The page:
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Well Plugging

2016

At the end of their economic life, wells must be plugged in accordance with statutory and regulatory requirements. To ensure the sufficiency of funds for well plugging, DMN holds financial security in amounts statutorily determined based on an operator's number of wells and their depths. At year-end 2016, DMN held $18.94 million in financial security to guarantee well plugging and well site reclamation. This represents a decrease of $4.16 million from the amount held at year-end 2015.

Plugging Permits

In 2016, operators plugged 189 wells in accordance with requirements in DMN-issued plugging permits. Of the 189 wells plugged in 2016:

  • 91 (48.15%) of the plugged wells were oil and secondary recovery wells in the oilfields of western New York;
  • 74 (39.15%) were gas wells; and
  • 24 (12.70%) were comprised of a mix of other regulated well types.

Plugging occurred in 15 counties with 31.22% of the plugging jobs in Cattaraugus County, 20.63% in Chautauqua County, and 17.46% in Allegany County. As noted above, the plurality of plugging jobs involved old oil wells, particularly in the Richburg and Bradford fields.

Orphaned Well Plugging

Orphaned wells are unplugged wells that have been abandoned by their original owners or operators, and for which no legally responsible owner or operator can be identified. These wells exist in all oil and gas producing regions in the United States including New York State, and they represent a relatively small but significant part of the nation's legacy of historical energy production. There are records for over 3,500 orphaned wells in the Department's oil and gas database. Most of these wells were drilled prior to the existence of a regulatory framework in New York.

In 2016, 56 orphaned wells were plugged by DMN and EPA, the majority of which were oil and secondary recovery wells in the Richburg Field in Allegany County. The 56 orphaned wells were distributed over four counties: Allegany (46 oil and secondary recovery wells plugged; 82.14% of total); Cattaraugus (6 oil and secondary recovery wells plugged; 10.71% of total); Chemung (3 gas wells plugged; 5.36% of total); and Steuben (1 gas well plugged; 1.79% of total). Of the 56 orphaned wells plugged by DMN and EPA in 2016:

  • 42 were plugged by DMN
    • 38 (90.48%) were oil and secondary recovery wells in Allegany and Cattaraugus counties and;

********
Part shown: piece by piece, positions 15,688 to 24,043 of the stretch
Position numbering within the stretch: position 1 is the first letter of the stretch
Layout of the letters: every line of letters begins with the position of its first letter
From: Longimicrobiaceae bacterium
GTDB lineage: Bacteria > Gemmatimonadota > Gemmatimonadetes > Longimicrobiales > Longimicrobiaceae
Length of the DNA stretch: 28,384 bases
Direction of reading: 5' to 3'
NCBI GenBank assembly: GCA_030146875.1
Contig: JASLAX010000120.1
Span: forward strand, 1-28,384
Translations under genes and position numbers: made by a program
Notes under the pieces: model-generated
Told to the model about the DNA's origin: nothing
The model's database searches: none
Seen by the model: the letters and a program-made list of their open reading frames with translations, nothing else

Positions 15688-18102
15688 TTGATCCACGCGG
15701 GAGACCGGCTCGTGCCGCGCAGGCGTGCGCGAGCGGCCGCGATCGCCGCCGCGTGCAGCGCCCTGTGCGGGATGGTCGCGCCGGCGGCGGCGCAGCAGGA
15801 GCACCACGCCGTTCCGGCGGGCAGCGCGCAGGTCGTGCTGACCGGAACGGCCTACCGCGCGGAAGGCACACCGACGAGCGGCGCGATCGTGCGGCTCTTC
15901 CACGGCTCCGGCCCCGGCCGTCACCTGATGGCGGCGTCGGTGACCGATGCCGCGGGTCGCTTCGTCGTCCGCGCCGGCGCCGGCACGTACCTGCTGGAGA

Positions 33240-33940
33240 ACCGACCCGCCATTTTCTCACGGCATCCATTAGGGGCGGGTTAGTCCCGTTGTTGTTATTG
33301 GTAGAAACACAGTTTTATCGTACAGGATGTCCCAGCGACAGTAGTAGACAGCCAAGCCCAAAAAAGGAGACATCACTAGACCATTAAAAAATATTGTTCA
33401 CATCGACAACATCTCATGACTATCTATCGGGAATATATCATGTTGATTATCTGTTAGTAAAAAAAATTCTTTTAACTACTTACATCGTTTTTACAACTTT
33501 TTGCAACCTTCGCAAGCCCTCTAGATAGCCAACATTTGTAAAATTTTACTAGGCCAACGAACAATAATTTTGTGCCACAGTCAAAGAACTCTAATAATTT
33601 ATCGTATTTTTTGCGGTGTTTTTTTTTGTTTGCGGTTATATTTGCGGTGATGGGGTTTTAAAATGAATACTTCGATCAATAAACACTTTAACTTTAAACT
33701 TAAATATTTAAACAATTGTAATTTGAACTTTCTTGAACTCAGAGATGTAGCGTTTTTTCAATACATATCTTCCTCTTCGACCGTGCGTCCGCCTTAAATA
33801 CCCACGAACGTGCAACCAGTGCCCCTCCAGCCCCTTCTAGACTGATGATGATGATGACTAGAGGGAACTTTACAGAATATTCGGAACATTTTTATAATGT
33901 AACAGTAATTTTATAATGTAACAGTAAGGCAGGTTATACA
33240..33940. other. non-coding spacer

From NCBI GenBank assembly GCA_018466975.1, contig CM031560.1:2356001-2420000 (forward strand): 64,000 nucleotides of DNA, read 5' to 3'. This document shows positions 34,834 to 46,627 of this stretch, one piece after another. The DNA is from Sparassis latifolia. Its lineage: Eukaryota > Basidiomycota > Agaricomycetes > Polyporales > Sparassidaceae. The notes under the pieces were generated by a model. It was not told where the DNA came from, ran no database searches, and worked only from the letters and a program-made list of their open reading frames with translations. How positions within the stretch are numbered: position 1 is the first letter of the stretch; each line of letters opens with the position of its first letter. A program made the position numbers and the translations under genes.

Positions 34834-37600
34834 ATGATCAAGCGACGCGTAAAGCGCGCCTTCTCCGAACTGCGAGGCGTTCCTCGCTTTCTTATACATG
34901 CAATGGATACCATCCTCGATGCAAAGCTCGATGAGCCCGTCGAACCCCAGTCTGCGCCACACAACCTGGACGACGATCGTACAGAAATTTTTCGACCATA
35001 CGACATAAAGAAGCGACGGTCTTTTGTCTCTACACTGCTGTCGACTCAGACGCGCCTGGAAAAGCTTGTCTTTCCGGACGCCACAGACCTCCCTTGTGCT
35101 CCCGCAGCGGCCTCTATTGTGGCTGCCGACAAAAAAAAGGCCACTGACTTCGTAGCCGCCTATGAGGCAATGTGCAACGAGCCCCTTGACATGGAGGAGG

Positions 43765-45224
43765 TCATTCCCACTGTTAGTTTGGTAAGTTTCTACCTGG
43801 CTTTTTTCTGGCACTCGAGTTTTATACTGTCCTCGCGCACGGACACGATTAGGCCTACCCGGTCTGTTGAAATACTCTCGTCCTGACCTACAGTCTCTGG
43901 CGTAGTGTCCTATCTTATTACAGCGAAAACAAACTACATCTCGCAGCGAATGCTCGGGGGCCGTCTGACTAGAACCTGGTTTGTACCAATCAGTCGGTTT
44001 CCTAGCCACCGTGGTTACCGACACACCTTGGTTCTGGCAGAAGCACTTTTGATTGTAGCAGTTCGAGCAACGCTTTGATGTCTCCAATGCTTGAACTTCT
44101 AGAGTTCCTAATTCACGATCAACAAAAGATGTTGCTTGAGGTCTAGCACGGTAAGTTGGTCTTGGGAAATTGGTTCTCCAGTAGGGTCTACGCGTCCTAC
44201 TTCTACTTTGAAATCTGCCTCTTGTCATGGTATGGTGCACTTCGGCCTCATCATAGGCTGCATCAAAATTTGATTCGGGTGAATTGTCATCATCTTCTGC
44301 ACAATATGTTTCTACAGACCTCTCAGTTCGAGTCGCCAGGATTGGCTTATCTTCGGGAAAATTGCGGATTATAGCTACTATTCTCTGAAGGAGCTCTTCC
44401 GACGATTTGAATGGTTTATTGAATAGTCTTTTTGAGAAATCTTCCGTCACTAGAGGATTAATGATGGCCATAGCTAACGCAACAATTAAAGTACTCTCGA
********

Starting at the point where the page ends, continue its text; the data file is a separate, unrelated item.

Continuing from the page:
• 4 (9.52%) were gas wells in Chemung and Steuben counties
  • 14 were plugged by EPA
    • All 14 (100%) were oil and secondary recovery wells in Allegany and Cattaraugus counties

Oil and Gas Account

Since 1981, when the New York State Legislature established the Oil and Gas Account (originally called the Oil and Gas Fund) to address orphaned oil and gas wells, the state has made efforts to plug such wells, with some limited success. The account receives $100 from every ECL Article 23 Permit to Drill issued by the DMN. At year-end 2016, this account held $124,014.

EPA Well Plugging

In 2016, DMN staff continued working with the U.S. Environmental Protection Agency (USEPA) and the U.S. Coast Guard to plug oil wells with federal funding authorized under the Oil Pollution Act of 1990 (OPA 90). The OPA 90 funding is used to address leaking oil wells that pose imminent threats to navigable waterways. As a direct result of DMN staff efforts, USEPA has undertaken several plugging projects in New York State since 2005. In 2016, USEPA plugged a total of 14 Upper Devonian oil wells; one in the Town of Carrollton, Cattaraugus County; one in the Town of Willing, Allegany County; two in the Town of Bolivar, Allegany County; and 10 in the Town of Alma, Allegany County. In conjunction with the well plugging efforts, the well sites were reclaimed.

New York Works Well Plugging Initiative

The State's fiscal budgets for the 2015-2016 and 2016-2017 fiscal years (FY) included $2 million per FY for the plugging of orphaned oil and gas wells; this funding - termed the New York Works Well Plugging Initiative (NYWWPI) - has provided a significant opportunity to address these legacy oil and gas wells, some of which represent significant threats to public safety and the environment. New York is home to over 3,500 of these orphaned wells, concentrated primarily in the southwestern part of the state where most of the historical drilling has occurred.

To prioritize the wells for inclusion in NYWWPI well-plugging projects, the Department uses a scoring rubric that assigns numeric values to various aspects of each well (e.g., location, construction, proximity to sensitive receptors) and then sums the individual values to establish a total score for each well. Higher-scoring wells represent greater potential threats, and those wells are given higher priority for plugging under the NYWWPI. Consistent with Department practice for all ECL 23 well-plugging operations, upon successful completion of the plugging of the well, the land surface around each well is restored to match adjacent areas.